James Mitchell, University of Arkansas
USDA's World Agricultural Outlook Board (WAOB) publishes the monthly World Agricultural Supply and Demand Estimates (WASDE) report. The report contains domestic and international supply and use forecasts for most crops and livestock products. USDA will update its monthly forecasts as more information about relevant supply and demand fundamentals becomes available. Tracking forecast updates and revisions from one report to the next provides a valuable perspective from USDA about what is impacting current and future crop and livestock production.
The graph at the top of this article shows commercial beef production for the current cattle cycle (blue line). The chart also includes beef production forecasts from the January (green line) and April (red line) WASDE reports. The most recent report for April forecasts 2023 beef production at 26.84 billion pounds, a 5.3% decline compared to 2022 production. Notice how the April forecast reflects an upward adjustment from USDA's earlier forecast in January. In the January WASDE, USDA forecasted 2023 beef production at 26.51 billion pounds, a 6.5% decline compared to last year's beef production. The forecast adjustment from January to April WASDE is 330 million pounds of commercial beef production. This adjustment changes the year-over-year percent decline in beef production from 6.5% to 5.3%. Either estimate, if realized, would be a significant decline in beef production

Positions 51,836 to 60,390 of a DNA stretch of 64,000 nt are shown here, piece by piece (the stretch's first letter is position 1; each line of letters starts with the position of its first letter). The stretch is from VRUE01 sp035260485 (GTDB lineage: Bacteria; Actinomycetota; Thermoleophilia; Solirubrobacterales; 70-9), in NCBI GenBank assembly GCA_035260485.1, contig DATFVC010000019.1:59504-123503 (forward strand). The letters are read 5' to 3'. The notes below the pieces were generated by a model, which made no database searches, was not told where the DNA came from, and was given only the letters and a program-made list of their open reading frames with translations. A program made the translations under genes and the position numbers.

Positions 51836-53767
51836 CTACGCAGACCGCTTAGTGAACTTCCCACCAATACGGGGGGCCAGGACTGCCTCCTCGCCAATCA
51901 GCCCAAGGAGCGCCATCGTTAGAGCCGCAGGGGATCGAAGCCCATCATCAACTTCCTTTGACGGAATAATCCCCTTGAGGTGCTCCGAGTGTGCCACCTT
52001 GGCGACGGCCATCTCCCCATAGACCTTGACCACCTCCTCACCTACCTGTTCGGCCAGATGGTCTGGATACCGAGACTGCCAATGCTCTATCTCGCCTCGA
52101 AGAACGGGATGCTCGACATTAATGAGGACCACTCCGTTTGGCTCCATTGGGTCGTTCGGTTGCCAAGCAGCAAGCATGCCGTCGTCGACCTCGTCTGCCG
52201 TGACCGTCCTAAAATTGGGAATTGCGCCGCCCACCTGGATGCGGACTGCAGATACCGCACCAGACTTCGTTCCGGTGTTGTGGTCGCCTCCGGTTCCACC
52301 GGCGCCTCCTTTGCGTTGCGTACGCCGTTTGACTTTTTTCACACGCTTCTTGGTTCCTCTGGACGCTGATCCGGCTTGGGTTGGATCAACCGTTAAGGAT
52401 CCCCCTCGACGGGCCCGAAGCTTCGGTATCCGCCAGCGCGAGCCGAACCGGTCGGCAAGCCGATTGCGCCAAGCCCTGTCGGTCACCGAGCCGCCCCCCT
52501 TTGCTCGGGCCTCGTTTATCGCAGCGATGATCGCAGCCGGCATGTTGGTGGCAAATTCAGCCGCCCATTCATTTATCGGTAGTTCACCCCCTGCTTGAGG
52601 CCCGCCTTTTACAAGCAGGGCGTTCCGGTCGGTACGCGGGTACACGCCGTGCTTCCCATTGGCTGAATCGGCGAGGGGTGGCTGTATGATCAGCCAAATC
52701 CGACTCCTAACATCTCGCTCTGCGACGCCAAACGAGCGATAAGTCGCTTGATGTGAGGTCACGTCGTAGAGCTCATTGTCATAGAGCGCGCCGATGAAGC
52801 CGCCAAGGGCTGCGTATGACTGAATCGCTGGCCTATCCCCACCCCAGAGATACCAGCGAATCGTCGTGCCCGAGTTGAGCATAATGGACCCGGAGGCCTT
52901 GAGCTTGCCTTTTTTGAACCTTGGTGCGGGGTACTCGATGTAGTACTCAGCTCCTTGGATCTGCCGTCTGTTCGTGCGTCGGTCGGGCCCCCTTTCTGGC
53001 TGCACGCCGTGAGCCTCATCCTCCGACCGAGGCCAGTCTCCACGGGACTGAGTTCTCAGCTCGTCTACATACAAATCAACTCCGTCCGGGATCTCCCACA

A natural question to ask is, why has USDA adjusted 2023 beef production upward? One explanation is to allow for the possibility of lingering drought impacts. Despite cattle inventories that have been in decline since 2019, last year's drought pushed 2022 beef production to record levels. In 2022, beef cow and heifer slaughter were both elevated because of drought. Beef cow slaughter finished last year at 11% higher, and heifer slaughter was 5% higher.
Beef cow and heifer slaughter have both started to moderate this year. Currently, heifer slaughter is running close to even with last year. Beef cow slaughter is 12% lower than last year. It is important to recognize regional differences in beef cow slaughter. Year-to-date beef cow slaughter in Region 6 (AR, LA, NM, OK, and TX) has declined by 14%. In Region 7 (IA, KS, MO, and NE), year-to-date beef cow slaughter is 1% higher than last year. Both regions have areas that are still in severe-exceptional drought. This becomes a bigger concern as we transition to late spring and early summer.
The consensus is that beef production will decline this year for the first time since 2015. The extent of that decline will depend on several factors, including drought. If USDA continues to adjust its 2023 beef production forecast upward, it will signal that drought is still impacting beef cow and heifer slaughter. This is not a critique of USDA's forecasts—just a recognition of the many unknowns concerning mother nature.